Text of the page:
[quote="Joe Talmadge"]Havatoo, all reasonable points. Presumably, though, if it were legal or convenient to carry a big impact weapon around, the edged weapon would be secondary. Unfortunately, it's usually not convenient and often illegal.
Mr. Talmadge-absolutely I agree. There are some states where smaller impact weapons are legal and other states where they are misdemeanors or even a felony. The laws against these types of things are not laws I agree with, but unfortunately we have to deal with them as best we can. It's not a bad idea to familiarize oneself with the state, county and local penal codes where one lives, and even ask a D.A. or a Public Defender on top of that. Fortunately for me in Washington state it's not illegal in most parts of the state to carry things like saps or batons. YMMV

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Postby jerseybounce_42 » Sat Aug 05, 2006 12:06 pm

Havatoo wrote:
Joe Talmadge wrote:Havatoo, all reasonable points. Presumably, though, if it were legal or convenient to carry a big impact weapon around, the edged weapon would be secondary. Unfortunately, it's usually not convenient and often illegal.
Mr. Talmadge-absolutely I agree. There are some states where smaller impact weapons are legal and other states where they are misdemeanors or even a felony. The laws against these types of things are not laws I agree with, but unfortunately we have to deal with them as best we can. It's not a bad idea to familiarize oneself with the state, county and local penal codes where one lives, and even ask a D.A. or a Public Defender on top of that. Fortunately for me in Washington state it's not illegal in most parts of the state to carry things like saps or batons. YMMV

Years back a fishing license was sufficient justification for carrying a pistol in some locales of Oregon and perhaps Washington.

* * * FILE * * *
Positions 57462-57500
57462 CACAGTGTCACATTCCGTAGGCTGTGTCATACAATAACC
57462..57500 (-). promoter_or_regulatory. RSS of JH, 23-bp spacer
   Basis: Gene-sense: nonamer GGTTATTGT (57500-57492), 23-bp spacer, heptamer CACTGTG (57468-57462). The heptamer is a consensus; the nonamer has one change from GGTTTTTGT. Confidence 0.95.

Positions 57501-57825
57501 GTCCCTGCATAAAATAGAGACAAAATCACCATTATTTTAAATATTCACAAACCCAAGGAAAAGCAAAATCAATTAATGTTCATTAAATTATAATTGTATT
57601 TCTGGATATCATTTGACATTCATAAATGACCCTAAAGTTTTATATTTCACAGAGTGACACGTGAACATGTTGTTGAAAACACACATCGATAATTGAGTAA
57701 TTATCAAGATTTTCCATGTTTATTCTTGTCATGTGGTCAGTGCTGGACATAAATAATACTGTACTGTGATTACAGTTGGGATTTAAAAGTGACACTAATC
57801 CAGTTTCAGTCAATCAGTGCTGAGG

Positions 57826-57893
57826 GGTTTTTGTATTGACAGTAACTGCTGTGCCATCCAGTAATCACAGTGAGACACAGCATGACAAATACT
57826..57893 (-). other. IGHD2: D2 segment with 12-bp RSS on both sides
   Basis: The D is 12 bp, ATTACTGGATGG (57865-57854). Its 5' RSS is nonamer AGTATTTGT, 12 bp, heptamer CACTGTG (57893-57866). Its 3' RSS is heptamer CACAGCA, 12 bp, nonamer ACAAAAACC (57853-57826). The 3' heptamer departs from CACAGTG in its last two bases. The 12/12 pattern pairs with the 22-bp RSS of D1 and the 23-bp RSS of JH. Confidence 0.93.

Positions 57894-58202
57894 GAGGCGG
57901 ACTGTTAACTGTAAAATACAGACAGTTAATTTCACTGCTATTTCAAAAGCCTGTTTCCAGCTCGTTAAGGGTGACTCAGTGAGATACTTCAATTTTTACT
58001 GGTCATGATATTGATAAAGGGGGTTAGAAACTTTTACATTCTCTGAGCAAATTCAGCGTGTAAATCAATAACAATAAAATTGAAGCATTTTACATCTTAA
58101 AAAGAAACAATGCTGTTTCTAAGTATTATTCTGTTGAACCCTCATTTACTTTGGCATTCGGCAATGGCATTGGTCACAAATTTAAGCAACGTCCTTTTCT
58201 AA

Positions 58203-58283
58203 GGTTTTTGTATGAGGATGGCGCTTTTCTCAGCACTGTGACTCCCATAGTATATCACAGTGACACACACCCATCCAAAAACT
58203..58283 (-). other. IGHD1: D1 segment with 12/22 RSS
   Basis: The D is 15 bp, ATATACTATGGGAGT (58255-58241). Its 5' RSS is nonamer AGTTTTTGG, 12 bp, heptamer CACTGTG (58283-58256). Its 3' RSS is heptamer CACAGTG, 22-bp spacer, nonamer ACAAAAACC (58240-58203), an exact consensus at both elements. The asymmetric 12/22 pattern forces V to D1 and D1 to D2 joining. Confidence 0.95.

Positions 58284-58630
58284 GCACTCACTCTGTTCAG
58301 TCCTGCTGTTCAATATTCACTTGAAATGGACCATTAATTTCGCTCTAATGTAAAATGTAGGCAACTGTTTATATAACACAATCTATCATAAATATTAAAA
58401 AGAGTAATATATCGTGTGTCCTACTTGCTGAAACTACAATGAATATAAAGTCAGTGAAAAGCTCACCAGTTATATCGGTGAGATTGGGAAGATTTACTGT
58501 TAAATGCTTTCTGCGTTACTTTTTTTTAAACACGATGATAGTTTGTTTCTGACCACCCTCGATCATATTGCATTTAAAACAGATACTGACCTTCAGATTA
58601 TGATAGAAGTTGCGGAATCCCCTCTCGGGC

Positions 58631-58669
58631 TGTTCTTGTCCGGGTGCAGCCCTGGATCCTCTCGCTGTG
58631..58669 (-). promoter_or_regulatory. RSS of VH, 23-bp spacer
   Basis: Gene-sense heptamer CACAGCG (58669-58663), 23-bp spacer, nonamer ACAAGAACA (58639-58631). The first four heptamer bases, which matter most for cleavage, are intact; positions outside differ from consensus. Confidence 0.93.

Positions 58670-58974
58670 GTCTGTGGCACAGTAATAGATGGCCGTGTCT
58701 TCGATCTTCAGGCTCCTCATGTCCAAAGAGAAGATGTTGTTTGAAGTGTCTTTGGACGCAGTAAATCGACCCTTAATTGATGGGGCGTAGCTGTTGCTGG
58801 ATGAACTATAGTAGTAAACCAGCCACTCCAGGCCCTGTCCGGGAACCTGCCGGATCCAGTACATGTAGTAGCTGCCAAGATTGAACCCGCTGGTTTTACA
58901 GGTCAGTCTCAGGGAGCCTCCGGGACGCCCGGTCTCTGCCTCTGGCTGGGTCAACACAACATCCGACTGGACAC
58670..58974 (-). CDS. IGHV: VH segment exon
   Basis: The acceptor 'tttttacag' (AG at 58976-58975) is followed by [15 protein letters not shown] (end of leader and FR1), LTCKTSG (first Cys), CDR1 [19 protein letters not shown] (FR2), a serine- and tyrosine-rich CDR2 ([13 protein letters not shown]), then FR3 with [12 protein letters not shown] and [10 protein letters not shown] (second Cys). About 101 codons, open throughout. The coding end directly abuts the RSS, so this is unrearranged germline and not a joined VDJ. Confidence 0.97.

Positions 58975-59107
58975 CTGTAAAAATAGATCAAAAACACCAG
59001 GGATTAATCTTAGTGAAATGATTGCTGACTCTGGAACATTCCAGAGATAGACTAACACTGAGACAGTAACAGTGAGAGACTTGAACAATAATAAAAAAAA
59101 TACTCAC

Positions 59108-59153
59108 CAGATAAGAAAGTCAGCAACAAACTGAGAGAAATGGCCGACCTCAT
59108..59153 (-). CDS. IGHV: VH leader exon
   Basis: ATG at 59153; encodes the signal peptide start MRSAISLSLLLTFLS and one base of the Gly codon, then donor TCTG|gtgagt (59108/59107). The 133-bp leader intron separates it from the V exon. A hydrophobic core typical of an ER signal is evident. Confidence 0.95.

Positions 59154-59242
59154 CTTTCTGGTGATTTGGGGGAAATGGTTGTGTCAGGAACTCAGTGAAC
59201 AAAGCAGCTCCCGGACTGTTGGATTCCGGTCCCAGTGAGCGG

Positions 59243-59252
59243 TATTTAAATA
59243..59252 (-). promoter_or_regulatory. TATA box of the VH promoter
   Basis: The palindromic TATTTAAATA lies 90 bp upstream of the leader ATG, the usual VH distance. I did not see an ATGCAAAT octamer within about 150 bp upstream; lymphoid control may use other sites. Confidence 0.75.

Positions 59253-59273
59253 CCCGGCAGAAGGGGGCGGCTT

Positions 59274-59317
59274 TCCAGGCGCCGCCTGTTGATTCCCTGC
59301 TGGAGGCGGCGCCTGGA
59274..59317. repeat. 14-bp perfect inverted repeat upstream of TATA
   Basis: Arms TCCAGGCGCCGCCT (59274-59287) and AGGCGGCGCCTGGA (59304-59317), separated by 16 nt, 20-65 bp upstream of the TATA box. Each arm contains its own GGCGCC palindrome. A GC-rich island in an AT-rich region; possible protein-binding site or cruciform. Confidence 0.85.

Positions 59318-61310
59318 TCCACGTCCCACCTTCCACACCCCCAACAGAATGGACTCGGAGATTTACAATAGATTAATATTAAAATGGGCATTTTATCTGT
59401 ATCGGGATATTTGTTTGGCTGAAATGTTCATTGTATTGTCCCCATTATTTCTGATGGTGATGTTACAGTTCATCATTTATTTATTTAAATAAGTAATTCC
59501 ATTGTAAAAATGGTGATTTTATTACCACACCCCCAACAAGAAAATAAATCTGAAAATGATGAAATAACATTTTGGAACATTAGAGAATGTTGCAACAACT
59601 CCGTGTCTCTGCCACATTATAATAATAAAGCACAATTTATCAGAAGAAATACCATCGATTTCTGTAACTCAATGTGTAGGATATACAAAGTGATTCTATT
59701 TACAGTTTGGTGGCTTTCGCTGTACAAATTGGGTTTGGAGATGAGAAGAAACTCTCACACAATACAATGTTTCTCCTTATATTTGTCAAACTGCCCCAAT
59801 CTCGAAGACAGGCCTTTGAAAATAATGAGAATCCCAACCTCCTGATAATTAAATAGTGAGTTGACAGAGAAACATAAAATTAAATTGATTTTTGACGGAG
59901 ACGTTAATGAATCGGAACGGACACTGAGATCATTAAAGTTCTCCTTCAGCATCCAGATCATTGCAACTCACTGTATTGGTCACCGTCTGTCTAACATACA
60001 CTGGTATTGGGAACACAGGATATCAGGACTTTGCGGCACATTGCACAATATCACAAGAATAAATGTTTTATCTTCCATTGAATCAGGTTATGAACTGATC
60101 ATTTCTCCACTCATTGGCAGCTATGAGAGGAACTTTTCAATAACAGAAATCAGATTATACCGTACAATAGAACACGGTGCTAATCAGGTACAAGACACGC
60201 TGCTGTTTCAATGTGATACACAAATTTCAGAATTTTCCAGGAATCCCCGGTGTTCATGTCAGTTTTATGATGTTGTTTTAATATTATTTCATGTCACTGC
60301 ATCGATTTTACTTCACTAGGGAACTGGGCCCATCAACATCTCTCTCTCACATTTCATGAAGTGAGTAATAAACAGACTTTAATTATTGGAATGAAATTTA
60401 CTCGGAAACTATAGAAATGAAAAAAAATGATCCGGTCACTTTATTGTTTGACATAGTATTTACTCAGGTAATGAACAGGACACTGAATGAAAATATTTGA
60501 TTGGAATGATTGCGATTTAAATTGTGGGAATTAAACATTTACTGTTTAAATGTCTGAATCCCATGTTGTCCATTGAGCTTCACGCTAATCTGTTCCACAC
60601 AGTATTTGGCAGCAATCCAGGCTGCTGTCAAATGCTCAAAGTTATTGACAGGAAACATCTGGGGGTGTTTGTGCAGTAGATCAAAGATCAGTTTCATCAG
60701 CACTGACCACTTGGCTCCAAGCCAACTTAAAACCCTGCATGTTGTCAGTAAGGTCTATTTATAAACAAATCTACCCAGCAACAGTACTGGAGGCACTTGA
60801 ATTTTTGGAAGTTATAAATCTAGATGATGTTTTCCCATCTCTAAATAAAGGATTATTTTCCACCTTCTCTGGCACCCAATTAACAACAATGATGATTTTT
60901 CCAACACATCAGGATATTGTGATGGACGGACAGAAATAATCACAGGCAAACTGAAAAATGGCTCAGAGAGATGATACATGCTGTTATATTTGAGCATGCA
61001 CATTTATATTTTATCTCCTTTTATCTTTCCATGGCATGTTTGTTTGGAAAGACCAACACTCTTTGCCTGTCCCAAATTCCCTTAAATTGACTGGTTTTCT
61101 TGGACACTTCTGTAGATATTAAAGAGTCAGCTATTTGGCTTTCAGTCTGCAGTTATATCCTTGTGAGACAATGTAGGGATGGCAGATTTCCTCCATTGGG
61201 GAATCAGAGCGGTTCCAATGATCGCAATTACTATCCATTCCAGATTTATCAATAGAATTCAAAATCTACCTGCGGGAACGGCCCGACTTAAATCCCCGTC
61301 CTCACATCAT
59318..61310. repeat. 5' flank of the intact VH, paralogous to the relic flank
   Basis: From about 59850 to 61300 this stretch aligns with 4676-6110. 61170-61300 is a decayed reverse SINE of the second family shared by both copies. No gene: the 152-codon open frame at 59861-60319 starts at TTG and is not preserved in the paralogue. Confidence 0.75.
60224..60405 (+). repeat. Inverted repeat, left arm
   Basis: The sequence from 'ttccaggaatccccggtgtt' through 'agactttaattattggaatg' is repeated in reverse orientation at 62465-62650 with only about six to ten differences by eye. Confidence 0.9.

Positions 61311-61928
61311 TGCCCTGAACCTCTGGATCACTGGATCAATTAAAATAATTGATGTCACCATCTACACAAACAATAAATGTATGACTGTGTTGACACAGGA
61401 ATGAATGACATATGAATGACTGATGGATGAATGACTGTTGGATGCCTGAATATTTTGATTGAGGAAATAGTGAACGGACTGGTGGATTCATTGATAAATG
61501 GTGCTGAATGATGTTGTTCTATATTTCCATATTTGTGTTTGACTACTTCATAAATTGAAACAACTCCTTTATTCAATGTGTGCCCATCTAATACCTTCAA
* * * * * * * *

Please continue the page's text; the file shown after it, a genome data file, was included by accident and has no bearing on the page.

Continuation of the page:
The way things are today it seems those who are concerned about their personal safety have few choices. They include becoming an important person (like Mayor Bloomberg or Senator Lautenberg), thereby being afforded protection not available to the ordinary citizen or breaking the laws espoused by the Bloombergs and Lautenbergs and carrying a cannon wherever possible when forced to be exposed to a dangerous environment. One of our second shift computer operators at a NYC (WTC) office was illegaly strapped for over ten years. People who think they can protect themselves from a gang of thieves with a blade have been watching too many kung foo movies. The choice is simple- exposing oneself to the need for a lawyer or an undertaker. I'd lean towards a small frame revolver, a kevlar vest and only visiting dangerous areas in cold weather. When I was on leave from Fort Benjamin Harrison, I was forced off the road by some wise guys. My .45 ACP Goldcup motivated them to flee the scene. Don't think a Delica would've done that. Even miles back on a logging road in those wonderful west coast National Forests has the potential of being a dangerous area.